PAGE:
Steady Sliding of Two Elastic Half-Spaces With Friction Reduction due to Interface Stick-Slip

[+] Author and Article Information
G. G. Adams

Department of Mechanical Engineering, Northeastern University, Boston, MA 02115

J. Appl. Mech 65(2), 470-475 (Jun 01, 1998) (6 pages) doi:10.1115/1.2789077 History: Received April 03, 1997; Revised December 09, 1997; Online October 25, 2007


The sliding of two perfectly flat elastic half-spaces with a constant interfacial coefficient of friction is investigated. Previous work has demonstrated that this configuration is dynamically unstable due to the destabilization of frictional slip waves. It was speculated that this dynamic instability could lead to stick-slip motion at the sliding interface. It is shown here that stick-slip motion at the interface can exist with a speed-independent interface coefficient of friction. Steady motion persists sufficiently far from the interface and thus gives the impression of uniform sliding. This type of stick-slip motion is due to interfacial slip waves and allows the bodies to slide with an apparent coefficient of friction which is less than the interface coefficient of friction. Furthermore it is shown that the apparent friction coefficient decreases with increasing speed even if the interface friction coefficient is speed-independent. Finally, it is shown that the presence of slip waves may make it possible for two frictional bodies to slide without a resisting shear stress and without any interface separation. No distinction is made between static and kinetic friction.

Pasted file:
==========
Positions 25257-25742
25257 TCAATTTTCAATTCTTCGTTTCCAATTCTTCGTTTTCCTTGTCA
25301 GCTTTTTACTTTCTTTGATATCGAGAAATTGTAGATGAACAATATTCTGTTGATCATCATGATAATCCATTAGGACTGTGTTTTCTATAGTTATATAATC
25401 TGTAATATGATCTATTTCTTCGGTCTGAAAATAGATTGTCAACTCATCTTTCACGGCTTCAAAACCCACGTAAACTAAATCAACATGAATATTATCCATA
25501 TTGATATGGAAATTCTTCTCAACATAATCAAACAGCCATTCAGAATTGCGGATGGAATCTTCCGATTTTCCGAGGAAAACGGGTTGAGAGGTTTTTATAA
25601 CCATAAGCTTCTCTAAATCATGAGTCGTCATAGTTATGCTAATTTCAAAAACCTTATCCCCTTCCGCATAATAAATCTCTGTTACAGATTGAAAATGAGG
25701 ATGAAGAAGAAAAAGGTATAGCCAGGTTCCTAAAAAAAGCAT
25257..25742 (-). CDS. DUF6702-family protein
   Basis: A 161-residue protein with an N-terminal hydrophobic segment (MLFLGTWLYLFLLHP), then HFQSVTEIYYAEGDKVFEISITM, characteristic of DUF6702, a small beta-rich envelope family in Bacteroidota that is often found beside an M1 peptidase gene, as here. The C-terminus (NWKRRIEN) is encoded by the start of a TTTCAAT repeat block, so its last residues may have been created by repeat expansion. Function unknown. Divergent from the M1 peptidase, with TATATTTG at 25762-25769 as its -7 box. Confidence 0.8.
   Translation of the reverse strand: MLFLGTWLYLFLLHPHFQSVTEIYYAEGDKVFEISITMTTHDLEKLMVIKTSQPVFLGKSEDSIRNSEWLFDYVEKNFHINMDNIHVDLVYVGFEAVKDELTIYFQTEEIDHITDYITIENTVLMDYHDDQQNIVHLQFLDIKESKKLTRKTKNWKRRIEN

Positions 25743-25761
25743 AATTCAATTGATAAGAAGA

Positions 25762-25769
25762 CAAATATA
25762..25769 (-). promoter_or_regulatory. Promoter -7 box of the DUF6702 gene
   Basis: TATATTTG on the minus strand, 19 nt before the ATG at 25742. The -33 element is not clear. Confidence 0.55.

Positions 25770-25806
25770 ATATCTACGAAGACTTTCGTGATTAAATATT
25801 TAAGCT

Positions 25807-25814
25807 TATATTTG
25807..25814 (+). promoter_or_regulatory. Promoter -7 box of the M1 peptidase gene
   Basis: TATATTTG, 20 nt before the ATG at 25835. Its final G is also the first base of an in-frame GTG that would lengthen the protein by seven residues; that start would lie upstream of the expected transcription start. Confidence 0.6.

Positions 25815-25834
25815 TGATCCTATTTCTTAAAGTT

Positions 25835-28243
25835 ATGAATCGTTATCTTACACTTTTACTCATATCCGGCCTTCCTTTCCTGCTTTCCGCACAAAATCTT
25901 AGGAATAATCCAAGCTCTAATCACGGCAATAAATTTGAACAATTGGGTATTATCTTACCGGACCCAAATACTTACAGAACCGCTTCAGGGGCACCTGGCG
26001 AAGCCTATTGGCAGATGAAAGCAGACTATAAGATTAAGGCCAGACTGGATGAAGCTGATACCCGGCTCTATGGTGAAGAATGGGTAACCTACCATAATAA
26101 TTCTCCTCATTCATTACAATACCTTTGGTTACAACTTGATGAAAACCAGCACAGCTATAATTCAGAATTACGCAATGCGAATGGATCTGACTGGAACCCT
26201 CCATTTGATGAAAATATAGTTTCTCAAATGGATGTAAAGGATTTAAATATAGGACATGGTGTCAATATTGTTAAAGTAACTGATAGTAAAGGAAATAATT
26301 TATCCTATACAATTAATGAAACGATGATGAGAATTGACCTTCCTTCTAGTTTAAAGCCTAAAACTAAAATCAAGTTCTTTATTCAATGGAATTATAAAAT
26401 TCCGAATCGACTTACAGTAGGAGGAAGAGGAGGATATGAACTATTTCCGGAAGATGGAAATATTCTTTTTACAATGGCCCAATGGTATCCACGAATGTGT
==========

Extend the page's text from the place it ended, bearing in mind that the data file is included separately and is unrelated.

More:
Copyright © 1998 by The American Society of Mechanical Engineers
Your Session has timed out. Please sign back in to continue.





Some tools below are only available to our subscribers or users with an online account.

Related Content

Customize your page view by dragging and repositioning the boxes below.

Related Journal Articles
Related eBook Content
Topic Collections

Sorry! You do not have access to this content. For assistance or to subscribe, please contact us:

  • TELEPHONE: 1-800-843-2763 (Toll-free in the USA)
  • EMAIL: asmedigitalcollection@asme.org
Sign In